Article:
How to estimate realistic business startup costs
Estimating your startup costs gets you one step closer to realizing your vision.
We see a growing number of new businesses each year. In 2020, 804,398 US businesses were less than a year old.
Most businesses start with great ideas. But, not everyone immediately has the resources at hand to launch it.
Before jumping into a new venture, you’ll need to calculate your startup costs. This is the amount you need to raise to ensure that your business survives its early stages.
We’ve drawn up a game plan on how you could get a reasonable estimate of your startup costs. This includes a list of specific things you need to set aside some money for.
Draft a Financial Plan
Before calculating how much money you need, you have to draft a financial plan first. It involves developing both short and long-term goals for your business.
It’s an essential element of your business plan. It will help you set realistic expectations. It forces you to look at the current state of your finances and to act from there.
A look into your current financial situation can aid you in decision-making. It gives you the information you need to make more sound and logical choices for your startup.
The process could involve a bit of accounting and market research. You’ll have to draft a few income statements and sales projections. It’s a lot of work, but it will end some guesswork when calculating your startup estimate.
Business Startup Costs You Should Consider
Once you’ve set your business expectations, you can start estimating your startup costs. You can divide these into one-time expenses and ongoing expenses. It’s best to be as detailed as possible so you can get more accurate estimates.
- Permits and Licenses. Every legal business needs government permits before beginning its operations. They certify your business as legitimate and ensure that you’re not in any trouble with the law.
- Incorporation Fees. You might decide to incorporate or form a limited liability company (LLC). If you do, you will need to file articles of incorporation or articles of organization. The fees will depend on your state of choice, but it usually won’t go over $300. Try to look up forming a Wyoming vs. Delaware LLC and see which one suits your needs better.
- Equipment. Expenses for equipment can vary depending on the industry. Requiring specialized equipment may lead to higher spending. If your business is in manufacturing, you may need to set aside a more significant amount for this.
- Branding. Branding includes your business logo and graphic design. You can hire a designer to give you an asset pack that you can use and reuse throughout your business’ run. This can be a one-time thing. You can also opt for a rebrand but only when necessary.
- Real Estate. If you don’t have your own property, you’ll have to spend on a downpayment on your preferred location. Sometimes, renovations are also necessary to turn it into a suitable business space. The cost can vary according to location, size, and extent of the renovations.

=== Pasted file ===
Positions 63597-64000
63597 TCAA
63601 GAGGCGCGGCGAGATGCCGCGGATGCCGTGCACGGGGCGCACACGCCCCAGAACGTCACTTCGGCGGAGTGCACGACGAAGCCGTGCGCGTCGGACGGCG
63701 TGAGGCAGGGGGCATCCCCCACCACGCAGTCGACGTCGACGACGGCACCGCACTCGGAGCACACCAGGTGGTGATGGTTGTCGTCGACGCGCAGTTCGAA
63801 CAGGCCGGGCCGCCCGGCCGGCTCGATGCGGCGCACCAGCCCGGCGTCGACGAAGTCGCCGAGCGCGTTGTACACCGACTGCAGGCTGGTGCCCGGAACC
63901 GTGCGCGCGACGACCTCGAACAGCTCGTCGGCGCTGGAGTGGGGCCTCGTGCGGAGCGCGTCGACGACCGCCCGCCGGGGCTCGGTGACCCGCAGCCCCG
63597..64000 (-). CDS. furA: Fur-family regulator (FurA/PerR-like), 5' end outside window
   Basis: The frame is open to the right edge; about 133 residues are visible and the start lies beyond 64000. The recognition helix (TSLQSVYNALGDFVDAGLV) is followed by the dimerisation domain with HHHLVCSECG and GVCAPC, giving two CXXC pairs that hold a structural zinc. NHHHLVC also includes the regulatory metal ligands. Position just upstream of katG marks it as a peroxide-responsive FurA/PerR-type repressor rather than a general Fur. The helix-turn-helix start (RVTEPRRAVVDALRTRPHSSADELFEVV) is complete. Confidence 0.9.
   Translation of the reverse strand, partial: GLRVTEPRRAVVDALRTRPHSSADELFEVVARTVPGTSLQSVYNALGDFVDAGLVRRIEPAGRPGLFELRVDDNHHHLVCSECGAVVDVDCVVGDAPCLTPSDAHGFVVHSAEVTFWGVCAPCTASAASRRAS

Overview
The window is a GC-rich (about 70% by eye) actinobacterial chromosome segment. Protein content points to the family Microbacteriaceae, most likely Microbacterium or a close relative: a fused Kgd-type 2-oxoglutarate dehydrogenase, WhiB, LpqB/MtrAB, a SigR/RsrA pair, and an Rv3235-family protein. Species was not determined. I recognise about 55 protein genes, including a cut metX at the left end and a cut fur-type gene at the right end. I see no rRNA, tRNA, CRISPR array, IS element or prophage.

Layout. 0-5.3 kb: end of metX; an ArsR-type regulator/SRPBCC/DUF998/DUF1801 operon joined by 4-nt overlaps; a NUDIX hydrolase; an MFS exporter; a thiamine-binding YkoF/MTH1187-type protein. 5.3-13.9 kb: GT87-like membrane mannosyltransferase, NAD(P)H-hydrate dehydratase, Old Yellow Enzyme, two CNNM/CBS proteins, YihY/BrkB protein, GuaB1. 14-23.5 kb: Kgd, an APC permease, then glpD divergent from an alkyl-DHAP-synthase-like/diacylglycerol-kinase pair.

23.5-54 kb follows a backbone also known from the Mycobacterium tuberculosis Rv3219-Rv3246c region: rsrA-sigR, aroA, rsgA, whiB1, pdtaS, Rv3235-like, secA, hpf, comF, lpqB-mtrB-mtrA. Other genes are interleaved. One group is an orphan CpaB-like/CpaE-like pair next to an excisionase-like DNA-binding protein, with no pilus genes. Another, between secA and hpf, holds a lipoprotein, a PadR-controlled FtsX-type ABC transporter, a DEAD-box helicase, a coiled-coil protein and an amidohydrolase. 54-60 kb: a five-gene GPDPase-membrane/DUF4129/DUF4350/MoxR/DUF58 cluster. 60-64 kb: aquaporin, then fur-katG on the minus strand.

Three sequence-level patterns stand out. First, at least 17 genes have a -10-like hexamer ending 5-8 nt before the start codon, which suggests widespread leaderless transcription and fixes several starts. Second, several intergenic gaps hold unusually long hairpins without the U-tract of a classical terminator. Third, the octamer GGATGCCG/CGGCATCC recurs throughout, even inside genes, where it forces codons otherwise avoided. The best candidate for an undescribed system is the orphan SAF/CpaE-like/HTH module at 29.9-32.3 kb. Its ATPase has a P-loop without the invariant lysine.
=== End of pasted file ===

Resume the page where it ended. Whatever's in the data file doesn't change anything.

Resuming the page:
- Rent. If the business property isn’t yours, these will be your monthly payments for the use of the location. You often settle the amount with a contract with the landlord before moving in.
- Payroll. Even during your business’s early stages, you have to pay your employees a living wage. You can calculate this according to the nature of their work and their working hours. You can also look at other companies with the same role and use it as a reference.
- Business Taxes. State and local tax obligations may differ. But, the US federal government imposes a 21% corporate tax on business profits.
- Business Insurance. To keep your assets safe, business insurance is necessary. You should take care to cover your property, possible lawsuits, workers’ compensation, etc.
- Legal Services. Every business requires legal advice and services. Lawyers provide valuable advice, especially on business agreements. You need their expertise when drawing up contracts and other paperwork. They can also protect you from making any significant legal missteps. Legal fees can vary from lawyer to lawyer, but you can expect to spend a few thousand per year.
- Marketing. When you’re only starting, you don’t have to put that much cash into your marketing yet. Marketing expenses can involve running print, TV, radio, or online ads and sponsorships. Nowadays, social media is a new entrepreneur’s best friend.
Making Your Estimate
Once you’ve built a good picture of your expenses, you can begin your estimations.
Since it is an estimate, it does need a bit of guesswork. But given the expense information we have and some market research, we can arrive at a rough figure.
Some people advise covering at least six or twelve months’ worth of expenses. You can do that, but there is no standard yet for making startup estimates.
If you want a more comprehensive estimate, you can incorporate your projected profits.
Entrepreneur Tim Berry suggests estimating your expected sales for 12 months. From this figure, you can subtract 12 months’ worth of expenses. The final figure will show you whether you have enough funds or not.
The Bottom Line
Estimating your startup costs gets you one step closer to realizing your vision. It grounds your expectations and emphasizes points for improvement. It also helps you translate your vision effectively and attract potential investors.
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